A fire hydrant is a point we can get access to and connect into a water supply. We use these to access the water main when we need to refill our fire engines or access an additional water supply during an incident.
A hydrant is a vital component of active fire fighting and we rely on visible, bright yellow hydrant signs to navigate our firefighters to the nearest hydrant, we should not rely on navigation systems alone.
Below you will see a the difference between a visible hydrant sign and an obstructed hydrant sign.
Take a look at our infographic below for help in deciphering hydrant signs.
The first legislative requirement to fix fire plugs (fire hydrants) was made in 1847 with the passing of the Waterworks Clauses Act 1847. Ensuing legislation culminated in the Water Industry Act 1991.
There is a duty under the current Fire and Rescue Services Act 2004 that the Service secure the provision of water supplies for firefighting purposes. This means that water companies provide the necessary water supply, but the Fire and Rescue Service is responsible for determining the location of hydrants and for their subsequent testing, repair and maintenance.
When a new development within the county is planned, the Fire and Rescue Service determines the risk and recommends the number and position of fire hydrants required to the water authority. Each hydrant is strategically placed to ensure the minimum provision is made, whilst delivering the optimum supply of fire fighting water from a mains system.
Hydrants shall be subject to a periodic testing and inspection at intervals to be determined by the Fire and Rescue Service, taking into account relevant information such as the location and likely use of the hydrant.
An inspection of a fire hydrant looks at the hydrant pit, frame, cover, the surface surrounding the hydrant and the frost valve, if fitted. The hydrant indicator plate will also be checked. All joints will be visually inspected for any signs of leakage.
The current national position is that hydrant installations are inspected and tested using the procedure detailed in the Home Office Technical Bulletin 1/1994 (Section 14)
Note: Where it is necessary to conduct initial or regular tests on hydrants, it is important to arrange this with the appropriate water authority.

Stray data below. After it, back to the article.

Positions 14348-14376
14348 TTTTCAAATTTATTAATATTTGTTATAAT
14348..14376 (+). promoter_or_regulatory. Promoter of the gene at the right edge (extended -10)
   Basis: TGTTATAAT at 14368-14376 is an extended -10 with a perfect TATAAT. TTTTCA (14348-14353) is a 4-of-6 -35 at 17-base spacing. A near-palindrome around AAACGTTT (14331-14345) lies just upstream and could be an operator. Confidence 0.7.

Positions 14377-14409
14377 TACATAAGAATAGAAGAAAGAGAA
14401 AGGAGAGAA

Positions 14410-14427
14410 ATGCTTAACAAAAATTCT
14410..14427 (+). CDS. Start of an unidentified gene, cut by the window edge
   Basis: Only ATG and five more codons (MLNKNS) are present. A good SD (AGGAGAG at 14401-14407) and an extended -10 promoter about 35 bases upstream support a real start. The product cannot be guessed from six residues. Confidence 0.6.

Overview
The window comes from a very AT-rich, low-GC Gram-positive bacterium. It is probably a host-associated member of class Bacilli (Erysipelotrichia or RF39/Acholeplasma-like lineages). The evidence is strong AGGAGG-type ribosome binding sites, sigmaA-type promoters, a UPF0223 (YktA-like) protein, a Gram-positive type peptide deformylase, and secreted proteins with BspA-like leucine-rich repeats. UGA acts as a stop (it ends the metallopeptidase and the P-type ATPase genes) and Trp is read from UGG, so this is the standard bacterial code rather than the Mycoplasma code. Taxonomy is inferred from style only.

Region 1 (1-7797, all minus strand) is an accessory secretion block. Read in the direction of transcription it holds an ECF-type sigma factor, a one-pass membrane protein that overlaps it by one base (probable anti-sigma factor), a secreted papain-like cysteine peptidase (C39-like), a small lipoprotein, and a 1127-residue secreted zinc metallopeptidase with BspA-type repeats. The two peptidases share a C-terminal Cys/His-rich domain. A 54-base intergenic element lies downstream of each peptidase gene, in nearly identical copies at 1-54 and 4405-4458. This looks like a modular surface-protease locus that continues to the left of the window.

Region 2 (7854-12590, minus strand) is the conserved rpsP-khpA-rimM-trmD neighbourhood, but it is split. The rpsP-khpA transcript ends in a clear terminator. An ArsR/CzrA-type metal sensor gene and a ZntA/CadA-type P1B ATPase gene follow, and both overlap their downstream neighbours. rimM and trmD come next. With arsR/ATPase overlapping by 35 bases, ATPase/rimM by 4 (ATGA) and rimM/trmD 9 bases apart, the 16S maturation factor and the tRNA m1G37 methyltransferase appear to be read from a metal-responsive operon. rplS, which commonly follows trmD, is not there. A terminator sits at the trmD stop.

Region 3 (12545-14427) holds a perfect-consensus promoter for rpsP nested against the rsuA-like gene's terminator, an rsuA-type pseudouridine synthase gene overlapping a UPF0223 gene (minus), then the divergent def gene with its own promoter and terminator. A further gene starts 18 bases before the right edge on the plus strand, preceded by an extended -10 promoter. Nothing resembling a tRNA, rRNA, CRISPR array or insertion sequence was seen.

Tests are carried out on a regular basis. The interval of inspection is left to individual fire authorities to determine. The agreed practice is that this will normally be carried out on an annual basis.
– The reason why hydrant signs are yellow are so crews have a higher visibility of them when attending incidents.
– Hydrant covers on the road, and may be parked over, may be spray-painted yellow to increase visibility for our crews.
– Within Northamptonshire we have just over 15,500 hydrants and are continually adding to this.
– Firefighters and Hydrant Technicians go out everyday to ensure that hydrants are in working order.
– In the UK, Fire Hydrants are ‘hidden’ in a pit, underground and accessed using a ‘standpipe’ which can be seen below.
– Submit our online form should you notice any damage or problems with a fire hydrant sign or fire hydrant as soon as possible.
– Do not paint over the colour yellow on the fire hydrant signs, or the hydrant covers. These are vital in ensuring our crews can navigate to the nearest hydrant point, to get water in an emergency (we cannot always rely on navigation systems).
– Be mindful of vegetation/flowerbeds, keep a neat area around any signs/covers
– Contact us as soon as possible if you are thinking of moving a hydrant sign. Please do not do this without liaising with us.
It is illegal to use a fire hydrant to obtain water for anything other than fire fighting unless you are authorised to do so by the water authority or any other person to whom the hydrant belongs.
Unauthorised assess to the hydrant is not allowed. Persons found to be using fire hydrants without the appropriate authorisation are liable to prosecution.
In the event of fire, it can be paramount that firefighters have access to water supplies quickly. Obstruction of fire hydrants, particularly inconsiderate parking could place the lives of you, your family and your neighbours at risk.
A person commits an offence if they damage or obstruct a fire hydrant and will be liable on summary conviction to a fine not exceeding £500 (Fire & Rescue Services Act, Section 42).
One of our duties is to consult on the fire safety aspects of any building control application, assessing every plan which is submitted to the county’s building control offices to make sure that each one meets the fire safety requirements of the Building Regulations.
We are consulted by the building control bodies as part of their wider assessment of applications against the Building Regulations. For questions regarding Building Regulations’ compliance you should contact your building control officer in the first instance.
The main piece of guidance we use to assess whether proposed applications adhere to the Building Regulations is the Approved Document B which is helpful for individual buildings.
We have also produced our Pre-Application Guidance for Developers, which provides advice and guidance for domestic and commercial property developments and includes key information on access requirements for the Fire Service and firefighting water supply requirements.
If you are seeking information as to where a nearest hydrant is located (this could be for insurance purposes) please email our Water Officer at email@example.com
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